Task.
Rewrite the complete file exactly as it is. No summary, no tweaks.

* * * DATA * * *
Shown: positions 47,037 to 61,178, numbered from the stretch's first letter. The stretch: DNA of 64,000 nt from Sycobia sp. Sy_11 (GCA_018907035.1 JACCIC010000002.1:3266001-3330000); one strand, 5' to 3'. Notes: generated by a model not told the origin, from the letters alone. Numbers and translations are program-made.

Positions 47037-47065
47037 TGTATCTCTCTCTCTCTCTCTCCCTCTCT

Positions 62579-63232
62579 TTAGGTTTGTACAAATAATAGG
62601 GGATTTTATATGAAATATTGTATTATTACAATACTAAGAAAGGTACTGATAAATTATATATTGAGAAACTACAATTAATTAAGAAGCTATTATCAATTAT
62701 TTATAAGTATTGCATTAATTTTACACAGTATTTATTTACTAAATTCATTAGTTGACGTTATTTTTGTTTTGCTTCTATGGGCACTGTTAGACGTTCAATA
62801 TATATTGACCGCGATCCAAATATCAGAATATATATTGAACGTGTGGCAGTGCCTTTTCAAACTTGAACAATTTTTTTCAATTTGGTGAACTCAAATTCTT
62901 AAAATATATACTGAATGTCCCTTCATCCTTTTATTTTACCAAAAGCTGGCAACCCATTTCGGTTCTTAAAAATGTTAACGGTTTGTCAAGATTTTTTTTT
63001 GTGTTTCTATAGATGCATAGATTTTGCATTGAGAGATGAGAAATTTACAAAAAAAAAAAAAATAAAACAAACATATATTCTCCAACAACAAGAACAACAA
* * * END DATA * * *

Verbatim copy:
Shown: positions 47,037 to 61,178, numbered from the stretch's first letter. The stretch: DNA of 64,000 nt from Sycobia sp. Sy_11 (GCA_018907035.1 JACCIC010000002.1:3266001-3330000); one strand, 5' to 3'. Notes: generated by a model not told the origin, from the letters alone. Numbers and translations are program-made.

Positions 47037-47065
47037 TGTATCTCTCTCTCTCTCTCTCCCTCTCT

Positions 62579-63232
62579 TTAGGTTTGTACAAATAATAGG
62601 GGATTTTATATGAAATATTGTATTATTACAATACTAAGAAAGGTACTGATAAATTATATATTGAGAAACTACAATTAATTAAGAAGCTATTATCAATTAT
62701 TTATAAGTATTGCATTAATTTTACACAGTATTTATTTACTAAATTCATTAGTTGACGTTATTTTTGTTTTGCTTCTATGGGCACTGTTAGACGTTCAATA
62801 TATATTGACCGCGATCCAAATATCAGAATATATATTGAACGTGTGGCAGTGCCTTTTCAAACTTGAACAATTTTTTTCAATTTGGTGAACTCAAATTCTT
62901 AAAATATATACTGAATGTCCCTTCATCCTTTTATTTTACCAAAAGCTGGCAACCCATTTCGGTTCTTAAAAATGTTAACGGTTTGTCAAGATTTTTTTTT
63001 GTGTTTCTATAGATGCATAGATTTTGCATTGAGAGATGAGAAATTTACAAAAAAAAAAAAAATAAAACAAACATATATTCTCCAACAACAAGAACAACAA